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Join the CPNN community call featuring ProPublica and Screendoor

It’s an exciting time if you’re in charge of community engagement in a newsroom. Technology has made it easier to ask readers to contribute to your reporting. But with all the new tools and platforms out there, you might be wondering: what’s the best way to get started?

After deciding on the questions you want to ask, you’ll want to start by learning more about the types of sources you’re looking for. Where do they hang out online? If you show up where they already are, you’ll have a better response rate. Once you know what you want to ask and where to ask it, it’s time to issue a call-out to your audience.

As responses roll in, you’ll need to keep them organized as you develop your story. You’ll also need to devise a workflow for following up with your respondents, verifying their information, and keeping track of who you’ve already contacted. That’s where Screendoor comes in.

With Screendoor, reporters and editors can collect stories, photos, and other documents, organize them easily, collaborate with each other, and correspond with contributors.

Screendoor in the newsroom

We’ve been impressed with the spirit of experimentation which news organizations have brought to their use of Screendoor. Here are a few examples:

By collecting and analyzing over a thousand stories from people who have been harmed in a medical facility, ProPublica investigated the lack of transparency around patient safety. The resulting interactive story, “The Voices of Patient Harm,” employs the Screendoor API to highlight select stories in the form of quotations. A geographic filter offers readers a local perspective on the data, encouraging them to explore patient stories from their own state.

Many of the patients who shared their stories gave their permission for a reporter to contact them. This gave ProPublica an opportunity to extend the scope and depth of their investigation, by matching these sources with journalists from other organizations.

Other newsrooms have used Screendoor to gather stories in the immediate aftermath of an event. Following the San Bernadino shooting, the Los Angeles Times collected memories of the victims. Now, they’re asking Porter Ranch residents how the nearby Aliso Canyon gas leak has affected their lives.

Crowdsourcing together with CPNN

If you want to experiment with crowdsourcing but don’t know where to start, ProPublica’s Crowd-Powered News Network (CPNN) can help. It’s a group of over 150 reporters and editors who want to engage their readers as collaborators. In addition to a vibrant mailing list, CPNN holds monthly community calls as a chance for members to check in with each other, announce new projects, and share best practices.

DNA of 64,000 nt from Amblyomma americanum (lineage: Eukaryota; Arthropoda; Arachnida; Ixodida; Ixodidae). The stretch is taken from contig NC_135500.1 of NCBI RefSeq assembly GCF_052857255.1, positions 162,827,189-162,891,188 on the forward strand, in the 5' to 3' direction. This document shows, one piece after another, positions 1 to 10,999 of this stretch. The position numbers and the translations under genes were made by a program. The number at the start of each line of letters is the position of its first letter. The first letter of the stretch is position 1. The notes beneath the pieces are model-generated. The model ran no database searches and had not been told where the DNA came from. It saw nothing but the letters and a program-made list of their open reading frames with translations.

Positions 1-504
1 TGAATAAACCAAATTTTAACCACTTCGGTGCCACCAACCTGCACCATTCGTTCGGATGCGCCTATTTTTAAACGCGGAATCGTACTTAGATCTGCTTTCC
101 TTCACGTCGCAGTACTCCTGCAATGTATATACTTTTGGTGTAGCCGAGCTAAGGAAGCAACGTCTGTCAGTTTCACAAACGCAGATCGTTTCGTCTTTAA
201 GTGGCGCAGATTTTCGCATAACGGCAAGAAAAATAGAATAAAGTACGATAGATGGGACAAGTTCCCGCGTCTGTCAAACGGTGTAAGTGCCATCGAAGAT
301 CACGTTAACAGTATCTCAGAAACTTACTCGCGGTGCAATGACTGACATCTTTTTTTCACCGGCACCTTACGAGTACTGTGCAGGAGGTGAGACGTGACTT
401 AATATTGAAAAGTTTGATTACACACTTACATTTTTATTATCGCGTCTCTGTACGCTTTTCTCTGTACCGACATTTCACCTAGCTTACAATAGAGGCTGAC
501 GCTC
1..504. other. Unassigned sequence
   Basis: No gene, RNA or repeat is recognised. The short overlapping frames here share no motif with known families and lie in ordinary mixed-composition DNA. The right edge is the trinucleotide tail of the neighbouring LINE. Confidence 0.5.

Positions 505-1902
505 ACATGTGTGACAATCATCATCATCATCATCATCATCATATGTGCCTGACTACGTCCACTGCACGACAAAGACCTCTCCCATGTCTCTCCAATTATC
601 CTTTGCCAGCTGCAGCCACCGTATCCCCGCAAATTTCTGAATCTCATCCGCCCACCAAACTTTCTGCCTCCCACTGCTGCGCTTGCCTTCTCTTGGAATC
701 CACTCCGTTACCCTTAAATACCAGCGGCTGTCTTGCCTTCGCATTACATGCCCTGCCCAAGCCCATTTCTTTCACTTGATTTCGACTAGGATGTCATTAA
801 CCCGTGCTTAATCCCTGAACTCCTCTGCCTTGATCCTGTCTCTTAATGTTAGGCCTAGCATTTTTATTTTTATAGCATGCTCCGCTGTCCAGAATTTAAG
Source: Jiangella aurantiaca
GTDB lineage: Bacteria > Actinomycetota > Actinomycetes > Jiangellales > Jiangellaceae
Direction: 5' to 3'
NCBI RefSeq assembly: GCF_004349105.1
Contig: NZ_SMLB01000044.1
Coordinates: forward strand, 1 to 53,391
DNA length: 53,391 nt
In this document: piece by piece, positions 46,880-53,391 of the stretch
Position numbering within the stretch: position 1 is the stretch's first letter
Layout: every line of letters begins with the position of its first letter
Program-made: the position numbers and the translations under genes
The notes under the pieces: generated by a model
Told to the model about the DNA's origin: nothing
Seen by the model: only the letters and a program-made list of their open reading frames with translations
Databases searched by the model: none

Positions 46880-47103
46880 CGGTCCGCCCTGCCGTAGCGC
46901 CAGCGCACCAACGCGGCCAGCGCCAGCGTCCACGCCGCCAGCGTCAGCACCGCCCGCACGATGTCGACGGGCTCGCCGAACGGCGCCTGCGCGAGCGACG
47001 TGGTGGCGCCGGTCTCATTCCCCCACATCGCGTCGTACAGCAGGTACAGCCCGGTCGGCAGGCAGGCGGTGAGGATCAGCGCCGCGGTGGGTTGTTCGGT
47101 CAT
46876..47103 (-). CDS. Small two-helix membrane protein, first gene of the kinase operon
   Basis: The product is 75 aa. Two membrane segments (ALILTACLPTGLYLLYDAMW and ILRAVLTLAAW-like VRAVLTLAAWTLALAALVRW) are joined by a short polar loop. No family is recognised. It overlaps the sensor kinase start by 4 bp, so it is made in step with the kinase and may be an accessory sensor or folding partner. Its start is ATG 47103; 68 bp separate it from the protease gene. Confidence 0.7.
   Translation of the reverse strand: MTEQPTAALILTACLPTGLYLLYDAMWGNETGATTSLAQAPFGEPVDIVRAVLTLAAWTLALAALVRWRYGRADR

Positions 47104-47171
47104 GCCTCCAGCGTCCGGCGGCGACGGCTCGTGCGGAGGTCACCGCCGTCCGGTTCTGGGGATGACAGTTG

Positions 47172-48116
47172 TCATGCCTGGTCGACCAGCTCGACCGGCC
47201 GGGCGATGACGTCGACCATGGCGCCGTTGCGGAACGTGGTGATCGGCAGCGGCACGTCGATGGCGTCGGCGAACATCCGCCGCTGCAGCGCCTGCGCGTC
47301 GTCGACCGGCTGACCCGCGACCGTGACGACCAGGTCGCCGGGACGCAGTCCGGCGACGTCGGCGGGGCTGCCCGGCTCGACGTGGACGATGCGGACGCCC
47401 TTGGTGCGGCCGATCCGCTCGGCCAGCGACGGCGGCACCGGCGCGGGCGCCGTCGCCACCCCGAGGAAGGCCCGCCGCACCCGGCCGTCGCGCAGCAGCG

The second call takes place tomorrow. Amanda Zamora and Terry Parris Jr. of ProPublica will run through their crowdsourcing workflow, and I’ll be on hand to demonstrate how you can set up automated workflows with Screendoor. I encourage you to join us!

What: CPNN Community Call #2 — “The Way We Work(flow)”

When: Thursday, Feb. 4, 2015 at 2:30 pm EST

For call-in details, join the CPNN mailing list here. Curious but can’t make the call? Sign up for Screendoor for free, or email me and I’ll help you get started.

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Building a nomination form with Screendoor

Recently, a client asked us how to build a “nomination form” inside of Screendoor. In this instance, the client was running a fellowship program and wanted to allow members of the public to nominate potential fellows. Nominees would receive an email informing them that they had been nominated, and asking them if they would like to apply.

We responded, detailing how this could easily be built by using our integration with Zapier. We liked this solution so much that we decided to share it with you, too.

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The Bright Future of Digital Government Services

Today I’m happy to announce our new mission statement:

We help governments deliver great digital services to the people who depend on them.

As a company, we have our roots in procurement. RFP-EZ, the precursor to Screendoor, was built during a Presidential Innovation Fellows (PIF) assignment to the U.S. Small Business Administration. The product provided both a forms solution and a workflow tool that allowed teams to evaluate bids. As Screendoor started to gain a foothold in the new GovTech marketplace beyond procurement, we observed two things:

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Crowdsourcing the news with Screendoor

The Tow Center for Digital Journalism recently published “A How-To Guide to Crowdsourcing,” featuring a case study of ProPublica’s groundbreaking strategies for targeted outreach. The report describes how the news organization uses Screendoor to solicit personal stories that become the foundation for many of its investigations.

In the process of collecting and analyzing thousands of personal contributions, unexpected stories emerge. This was the case with ProPublica’s Reliving Agent Orange investigation:

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Introducing Shortcuts for workflow automation

Behind every form is a unique workflow process. While some forms require a single approval, others go through multiple rounds of sign-offs. The greater the number of manual tasks involved, the greater the chance of human error.

Automating the steps in your workflow can reduce misunderstanding among your team, prevent responses from slipping through the cracks, and enable you to close the loop with both colleagues and respondents. Plus, it’ll save time spent carrying out tasks one by one.

Today we’re introducing Shortcuts, a new feature that brings workflow automation to Screendoor.

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